A 40-year-old Message to Parents from…LEGO?
HuffPost Parents offered up a real jewel recently. The article was a wake-up call, a call to action for parents. It focused on, of all things, a package insert from a toy whose message hailed from the 1970’s. It was something that may have been discarded without a thought, but instead proved to be quite forward-thinking and profound.
Daniel Fry discovered the insert while he was playing LEGO with his niece and nephew at their great-grandmother’s house. The makers of the iconic (and still current) toy line from LEGO wrote that package insert to parents back in 1974, over 40 years ago. Its message?
The Letter Reads:
The urge to create is equally strong in all children. Boys and girls. It’s the imagination that counts. Not skill. You build whatever comes into your head, the way you want it. A bed or a truck. A dolls’ house or a spaceship. A lot of boys like dolls’ houses. They’re more human than spaceships. A lot of girls prefer spaceships. They’re more exciting than dolls’ houses. The most important thing is to put the right material in their hands and let them create whatever appeals to them.”
What can we as parents learn from this? There’s quite a bit of good food for thought in that short paragraph, actually.
- Humans are ever-so-prone to categorizing things, (and people) all too frequently. We may tend to think of the color blue and trucks for boys, and pink toy strollers with dolls inside for little girls.
- When we contain someone within a box that says, “these are your boundaries for creativity, nothing else is acceptable,” we run the risk of stifling personal expression and stunting imagination. Of course I’m not suggesting that there should be no boundaries at all: disrespect for personal property, injuring self or others, and dishonesty, for example, are all frowned upon in most world societies.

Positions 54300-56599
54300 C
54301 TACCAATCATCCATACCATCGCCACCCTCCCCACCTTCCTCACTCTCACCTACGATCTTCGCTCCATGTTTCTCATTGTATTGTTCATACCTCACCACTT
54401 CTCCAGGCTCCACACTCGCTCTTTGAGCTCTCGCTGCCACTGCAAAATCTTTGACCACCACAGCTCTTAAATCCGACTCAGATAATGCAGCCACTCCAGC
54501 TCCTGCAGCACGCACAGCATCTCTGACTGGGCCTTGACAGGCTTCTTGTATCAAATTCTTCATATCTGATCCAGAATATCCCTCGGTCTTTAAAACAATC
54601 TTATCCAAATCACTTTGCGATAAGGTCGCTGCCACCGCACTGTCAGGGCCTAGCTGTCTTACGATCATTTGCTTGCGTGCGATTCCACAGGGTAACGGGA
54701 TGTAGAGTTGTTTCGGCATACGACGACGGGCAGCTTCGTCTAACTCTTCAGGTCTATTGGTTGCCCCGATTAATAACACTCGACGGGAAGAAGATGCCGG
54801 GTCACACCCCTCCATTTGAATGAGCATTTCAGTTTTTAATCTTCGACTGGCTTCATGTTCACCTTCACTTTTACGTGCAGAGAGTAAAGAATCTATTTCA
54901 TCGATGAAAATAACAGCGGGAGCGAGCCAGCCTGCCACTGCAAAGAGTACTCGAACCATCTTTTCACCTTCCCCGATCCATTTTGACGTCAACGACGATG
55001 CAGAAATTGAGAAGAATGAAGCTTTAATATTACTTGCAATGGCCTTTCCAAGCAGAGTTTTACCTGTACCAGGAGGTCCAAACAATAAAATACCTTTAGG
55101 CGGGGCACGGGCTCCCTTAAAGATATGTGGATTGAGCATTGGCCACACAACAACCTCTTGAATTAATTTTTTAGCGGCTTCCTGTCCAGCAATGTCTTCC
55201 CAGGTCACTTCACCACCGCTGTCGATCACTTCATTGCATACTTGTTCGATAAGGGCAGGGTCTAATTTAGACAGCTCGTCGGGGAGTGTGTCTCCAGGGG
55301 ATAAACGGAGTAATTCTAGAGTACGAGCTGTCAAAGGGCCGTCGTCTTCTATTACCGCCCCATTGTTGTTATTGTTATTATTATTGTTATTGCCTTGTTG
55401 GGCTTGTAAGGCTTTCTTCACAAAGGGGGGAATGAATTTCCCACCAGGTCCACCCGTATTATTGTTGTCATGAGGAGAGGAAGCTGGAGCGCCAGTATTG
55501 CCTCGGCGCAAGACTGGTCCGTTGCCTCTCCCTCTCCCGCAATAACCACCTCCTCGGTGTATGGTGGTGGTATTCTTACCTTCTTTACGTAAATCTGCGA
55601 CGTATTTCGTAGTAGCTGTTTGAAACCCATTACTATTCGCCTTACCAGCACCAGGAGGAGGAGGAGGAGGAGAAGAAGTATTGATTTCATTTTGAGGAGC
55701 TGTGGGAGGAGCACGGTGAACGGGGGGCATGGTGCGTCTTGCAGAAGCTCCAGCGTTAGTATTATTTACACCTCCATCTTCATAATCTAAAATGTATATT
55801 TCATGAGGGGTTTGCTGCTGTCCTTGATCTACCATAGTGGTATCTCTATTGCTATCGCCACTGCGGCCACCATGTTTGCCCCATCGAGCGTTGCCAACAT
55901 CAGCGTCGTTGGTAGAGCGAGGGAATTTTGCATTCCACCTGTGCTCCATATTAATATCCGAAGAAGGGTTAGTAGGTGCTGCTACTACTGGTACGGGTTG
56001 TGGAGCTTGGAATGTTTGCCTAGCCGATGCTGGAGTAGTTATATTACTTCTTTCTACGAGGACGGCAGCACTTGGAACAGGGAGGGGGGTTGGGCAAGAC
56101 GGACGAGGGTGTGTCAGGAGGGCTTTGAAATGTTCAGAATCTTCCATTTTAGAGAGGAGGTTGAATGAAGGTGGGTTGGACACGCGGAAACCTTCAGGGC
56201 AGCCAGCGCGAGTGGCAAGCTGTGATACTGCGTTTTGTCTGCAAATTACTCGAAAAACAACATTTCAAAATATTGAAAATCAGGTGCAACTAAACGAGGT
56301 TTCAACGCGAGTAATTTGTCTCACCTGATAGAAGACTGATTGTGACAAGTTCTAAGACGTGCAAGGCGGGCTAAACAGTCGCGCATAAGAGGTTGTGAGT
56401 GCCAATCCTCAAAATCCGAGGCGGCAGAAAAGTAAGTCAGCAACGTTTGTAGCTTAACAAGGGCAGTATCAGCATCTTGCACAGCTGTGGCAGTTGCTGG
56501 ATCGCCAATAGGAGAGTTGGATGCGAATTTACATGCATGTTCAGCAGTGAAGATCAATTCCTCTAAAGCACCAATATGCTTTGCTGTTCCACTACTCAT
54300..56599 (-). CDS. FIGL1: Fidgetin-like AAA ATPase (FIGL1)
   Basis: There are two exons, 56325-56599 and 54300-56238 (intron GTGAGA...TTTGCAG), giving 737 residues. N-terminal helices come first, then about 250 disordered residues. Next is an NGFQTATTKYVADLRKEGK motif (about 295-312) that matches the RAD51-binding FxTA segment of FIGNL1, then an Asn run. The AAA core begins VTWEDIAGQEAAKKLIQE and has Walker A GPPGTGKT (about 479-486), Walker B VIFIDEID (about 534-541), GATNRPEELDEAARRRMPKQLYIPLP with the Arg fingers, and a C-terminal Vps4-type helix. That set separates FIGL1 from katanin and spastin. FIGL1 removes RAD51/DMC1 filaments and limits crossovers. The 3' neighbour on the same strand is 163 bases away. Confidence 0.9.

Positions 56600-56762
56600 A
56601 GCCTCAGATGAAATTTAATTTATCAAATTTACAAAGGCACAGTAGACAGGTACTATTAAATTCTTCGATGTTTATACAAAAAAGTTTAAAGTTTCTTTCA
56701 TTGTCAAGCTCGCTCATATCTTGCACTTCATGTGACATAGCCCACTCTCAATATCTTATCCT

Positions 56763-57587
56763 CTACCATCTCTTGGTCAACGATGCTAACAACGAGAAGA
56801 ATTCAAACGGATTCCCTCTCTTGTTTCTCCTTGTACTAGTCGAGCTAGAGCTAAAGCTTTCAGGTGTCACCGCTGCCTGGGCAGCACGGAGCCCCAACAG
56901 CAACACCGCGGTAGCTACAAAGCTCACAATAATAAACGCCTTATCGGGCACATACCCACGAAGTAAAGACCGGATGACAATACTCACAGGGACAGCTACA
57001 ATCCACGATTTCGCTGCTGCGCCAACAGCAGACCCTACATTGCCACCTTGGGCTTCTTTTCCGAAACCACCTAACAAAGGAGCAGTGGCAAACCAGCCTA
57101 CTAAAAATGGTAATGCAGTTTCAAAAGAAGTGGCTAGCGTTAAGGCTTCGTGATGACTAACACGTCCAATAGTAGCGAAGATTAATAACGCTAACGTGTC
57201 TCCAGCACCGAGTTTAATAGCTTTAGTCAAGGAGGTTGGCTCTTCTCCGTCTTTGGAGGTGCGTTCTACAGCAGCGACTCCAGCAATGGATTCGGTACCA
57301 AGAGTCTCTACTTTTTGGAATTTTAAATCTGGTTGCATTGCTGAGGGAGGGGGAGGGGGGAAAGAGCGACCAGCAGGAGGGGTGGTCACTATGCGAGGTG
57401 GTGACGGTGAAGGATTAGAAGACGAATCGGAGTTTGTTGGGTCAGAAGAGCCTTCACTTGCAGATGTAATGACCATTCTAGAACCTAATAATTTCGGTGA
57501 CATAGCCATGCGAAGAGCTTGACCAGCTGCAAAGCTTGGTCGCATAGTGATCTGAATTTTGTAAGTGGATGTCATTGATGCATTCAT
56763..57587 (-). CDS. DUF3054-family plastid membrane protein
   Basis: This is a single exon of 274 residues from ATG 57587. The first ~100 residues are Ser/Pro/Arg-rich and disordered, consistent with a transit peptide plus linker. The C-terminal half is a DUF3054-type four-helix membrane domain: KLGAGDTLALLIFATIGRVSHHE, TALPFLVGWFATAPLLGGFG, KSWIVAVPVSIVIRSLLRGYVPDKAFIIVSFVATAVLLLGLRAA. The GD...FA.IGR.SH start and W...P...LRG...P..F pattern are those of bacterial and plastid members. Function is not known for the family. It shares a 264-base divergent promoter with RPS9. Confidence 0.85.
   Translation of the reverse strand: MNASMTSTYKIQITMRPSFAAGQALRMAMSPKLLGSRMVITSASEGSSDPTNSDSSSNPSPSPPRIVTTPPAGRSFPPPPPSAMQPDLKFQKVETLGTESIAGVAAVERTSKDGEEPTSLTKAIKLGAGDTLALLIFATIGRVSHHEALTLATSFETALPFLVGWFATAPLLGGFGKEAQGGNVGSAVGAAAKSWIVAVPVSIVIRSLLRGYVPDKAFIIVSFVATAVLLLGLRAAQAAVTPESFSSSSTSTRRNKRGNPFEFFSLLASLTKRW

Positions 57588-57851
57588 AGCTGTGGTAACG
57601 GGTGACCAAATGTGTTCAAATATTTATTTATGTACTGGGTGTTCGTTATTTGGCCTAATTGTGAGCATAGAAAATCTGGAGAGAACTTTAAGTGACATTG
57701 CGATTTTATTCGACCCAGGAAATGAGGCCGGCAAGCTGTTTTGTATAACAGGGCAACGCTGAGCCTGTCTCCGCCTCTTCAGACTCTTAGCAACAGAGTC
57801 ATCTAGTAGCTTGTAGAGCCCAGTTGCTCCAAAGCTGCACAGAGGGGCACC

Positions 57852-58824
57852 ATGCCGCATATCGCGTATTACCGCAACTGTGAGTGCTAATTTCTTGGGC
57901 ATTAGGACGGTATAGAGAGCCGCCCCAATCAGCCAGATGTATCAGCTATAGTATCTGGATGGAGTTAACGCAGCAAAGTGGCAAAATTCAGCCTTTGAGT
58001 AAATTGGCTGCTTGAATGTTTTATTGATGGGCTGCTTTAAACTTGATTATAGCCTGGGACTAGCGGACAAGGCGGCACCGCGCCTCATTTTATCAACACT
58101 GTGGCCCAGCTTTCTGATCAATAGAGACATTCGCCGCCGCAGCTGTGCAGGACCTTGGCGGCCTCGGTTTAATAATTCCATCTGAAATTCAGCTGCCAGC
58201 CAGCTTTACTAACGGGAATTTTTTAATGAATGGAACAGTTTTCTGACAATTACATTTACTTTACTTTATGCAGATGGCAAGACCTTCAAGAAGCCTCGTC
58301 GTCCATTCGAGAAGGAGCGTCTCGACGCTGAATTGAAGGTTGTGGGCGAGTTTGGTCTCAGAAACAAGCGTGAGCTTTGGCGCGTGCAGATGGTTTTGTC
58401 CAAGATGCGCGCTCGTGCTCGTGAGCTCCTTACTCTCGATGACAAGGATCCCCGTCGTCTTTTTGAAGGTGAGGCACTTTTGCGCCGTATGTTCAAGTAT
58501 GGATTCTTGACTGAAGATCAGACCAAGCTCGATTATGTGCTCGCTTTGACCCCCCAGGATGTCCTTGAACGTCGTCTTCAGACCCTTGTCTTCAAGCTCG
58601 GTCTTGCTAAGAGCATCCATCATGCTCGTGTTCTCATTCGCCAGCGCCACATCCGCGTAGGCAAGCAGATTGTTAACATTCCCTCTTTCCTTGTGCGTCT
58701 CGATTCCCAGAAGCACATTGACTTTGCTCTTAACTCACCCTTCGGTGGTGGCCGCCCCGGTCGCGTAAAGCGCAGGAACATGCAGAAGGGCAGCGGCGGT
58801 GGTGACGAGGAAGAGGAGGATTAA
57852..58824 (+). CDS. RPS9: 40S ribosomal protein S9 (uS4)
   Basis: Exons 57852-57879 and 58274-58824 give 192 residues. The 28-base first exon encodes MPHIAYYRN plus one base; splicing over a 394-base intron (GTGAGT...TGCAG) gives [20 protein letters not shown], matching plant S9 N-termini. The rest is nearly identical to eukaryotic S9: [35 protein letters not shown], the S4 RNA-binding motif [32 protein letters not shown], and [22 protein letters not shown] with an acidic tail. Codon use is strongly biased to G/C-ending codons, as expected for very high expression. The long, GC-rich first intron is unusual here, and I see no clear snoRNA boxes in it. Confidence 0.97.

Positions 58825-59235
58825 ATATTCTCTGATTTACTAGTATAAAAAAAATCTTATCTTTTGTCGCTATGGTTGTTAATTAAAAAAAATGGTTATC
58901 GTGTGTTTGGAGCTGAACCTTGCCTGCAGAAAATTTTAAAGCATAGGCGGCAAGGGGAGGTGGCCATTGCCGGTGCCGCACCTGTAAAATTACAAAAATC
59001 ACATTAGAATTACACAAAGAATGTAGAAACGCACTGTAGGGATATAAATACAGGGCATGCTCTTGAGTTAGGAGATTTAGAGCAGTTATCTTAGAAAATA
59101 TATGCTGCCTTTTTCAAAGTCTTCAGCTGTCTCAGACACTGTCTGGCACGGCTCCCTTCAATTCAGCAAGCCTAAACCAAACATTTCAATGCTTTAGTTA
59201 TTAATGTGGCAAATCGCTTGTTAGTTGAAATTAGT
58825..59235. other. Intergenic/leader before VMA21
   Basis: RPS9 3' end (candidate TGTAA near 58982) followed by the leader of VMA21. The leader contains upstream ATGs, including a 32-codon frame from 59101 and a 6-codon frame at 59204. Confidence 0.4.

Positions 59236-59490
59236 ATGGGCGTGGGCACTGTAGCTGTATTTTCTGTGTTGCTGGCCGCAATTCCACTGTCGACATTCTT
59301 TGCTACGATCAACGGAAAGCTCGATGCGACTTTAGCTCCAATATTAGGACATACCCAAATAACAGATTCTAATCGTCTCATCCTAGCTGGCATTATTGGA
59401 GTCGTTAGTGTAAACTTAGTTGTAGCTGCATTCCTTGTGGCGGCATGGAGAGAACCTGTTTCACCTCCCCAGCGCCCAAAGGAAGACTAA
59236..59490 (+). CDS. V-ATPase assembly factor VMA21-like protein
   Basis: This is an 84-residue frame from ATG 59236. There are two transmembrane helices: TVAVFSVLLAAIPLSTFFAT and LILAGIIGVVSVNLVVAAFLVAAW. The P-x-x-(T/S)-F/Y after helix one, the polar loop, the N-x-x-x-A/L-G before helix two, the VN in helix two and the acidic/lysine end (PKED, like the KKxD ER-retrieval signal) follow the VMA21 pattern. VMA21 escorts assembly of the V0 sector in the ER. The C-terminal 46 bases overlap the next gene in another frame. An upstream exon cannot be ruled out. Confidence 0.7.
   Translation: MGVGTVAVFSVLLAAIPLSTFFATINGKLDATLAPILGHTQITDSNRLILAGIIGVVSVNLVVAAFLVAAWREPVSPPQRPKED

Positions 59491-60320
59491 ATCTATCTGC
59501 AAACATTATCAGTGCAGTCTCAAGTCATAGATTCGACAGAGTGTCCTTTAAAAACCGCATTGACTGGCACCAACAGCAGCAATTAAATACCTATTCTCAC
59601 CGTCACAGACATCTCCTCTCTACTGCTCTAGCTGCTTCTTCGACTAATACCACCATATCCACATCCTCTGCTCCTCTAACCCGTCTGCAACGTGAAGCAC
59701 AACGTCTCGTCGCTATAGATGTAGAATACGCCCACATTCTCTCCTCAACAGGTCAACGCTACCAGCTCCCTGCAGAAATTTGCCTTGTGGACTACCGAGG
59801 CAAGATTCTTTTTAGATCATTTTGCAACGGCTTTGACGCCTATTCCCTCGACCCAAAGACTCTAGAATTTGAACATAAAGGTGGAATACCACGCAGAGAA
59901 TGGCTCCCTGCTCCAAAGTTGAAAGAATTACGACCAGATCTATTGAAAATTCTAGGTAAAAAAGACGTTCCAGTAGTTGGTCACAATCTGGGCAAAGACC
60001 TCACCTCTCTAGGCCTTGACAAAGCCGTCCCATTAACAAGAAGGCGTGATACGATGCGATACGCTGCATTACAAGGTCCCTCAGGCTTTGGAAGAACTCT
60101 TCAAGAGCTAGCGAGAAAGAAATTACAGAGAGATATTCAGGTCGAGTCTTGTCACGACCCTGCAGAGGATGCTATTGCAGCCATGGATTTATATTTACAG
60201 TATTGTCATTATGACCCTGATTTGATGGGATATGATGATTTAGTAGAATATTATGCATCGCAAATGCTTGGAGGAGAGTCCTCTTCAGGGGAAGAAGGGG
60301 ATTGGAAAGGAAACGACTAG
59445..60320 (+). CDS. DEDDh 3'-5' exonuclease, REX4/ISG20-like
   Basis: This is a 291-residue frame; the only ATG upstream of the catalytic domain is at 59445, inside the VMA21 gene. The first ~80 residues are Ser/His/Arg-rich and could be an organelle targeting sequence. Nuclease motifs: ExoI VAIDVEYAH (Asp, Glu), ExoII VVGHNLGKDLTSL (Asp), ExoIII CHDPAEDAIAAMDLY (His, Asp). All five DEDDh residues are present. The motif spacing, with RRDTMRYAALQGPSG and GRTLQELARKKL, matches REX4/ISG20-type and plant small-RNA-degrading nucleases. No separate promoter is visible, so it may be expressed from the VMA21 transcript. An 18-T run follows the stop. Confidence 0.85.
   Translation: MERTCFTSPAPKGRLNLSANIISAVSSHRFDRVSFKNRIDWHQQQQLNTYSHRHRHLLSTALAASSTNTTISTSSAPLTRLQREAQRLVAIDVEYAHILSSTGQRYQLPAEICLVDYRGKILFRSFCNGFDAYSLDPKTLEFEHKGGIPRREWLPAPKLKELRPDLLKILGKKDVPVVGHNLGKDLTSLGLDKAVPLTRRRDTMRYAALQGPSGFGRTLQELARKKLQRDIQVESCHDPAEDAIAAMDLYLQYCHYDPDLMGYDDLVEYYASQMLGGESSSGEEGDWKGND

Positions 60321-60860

- Even worse, by predetermining creative boundaries for children, we send a message that if they want something outside those boundaries, there is something fundamentally wrong about them. Something wrong with who they are. That creates shame. And nothing is more toxic than shame.
- Imagination DOES count. Imaginative play in childhood lays the groundwork for problem-solving skills we require in adulthood.
- When kids feel free create whatever they imagine, the way they want it, it gives them a sense of control. Kids who grow up with a good sense of what control feels like are less likely to go through life feeling like helpless victims.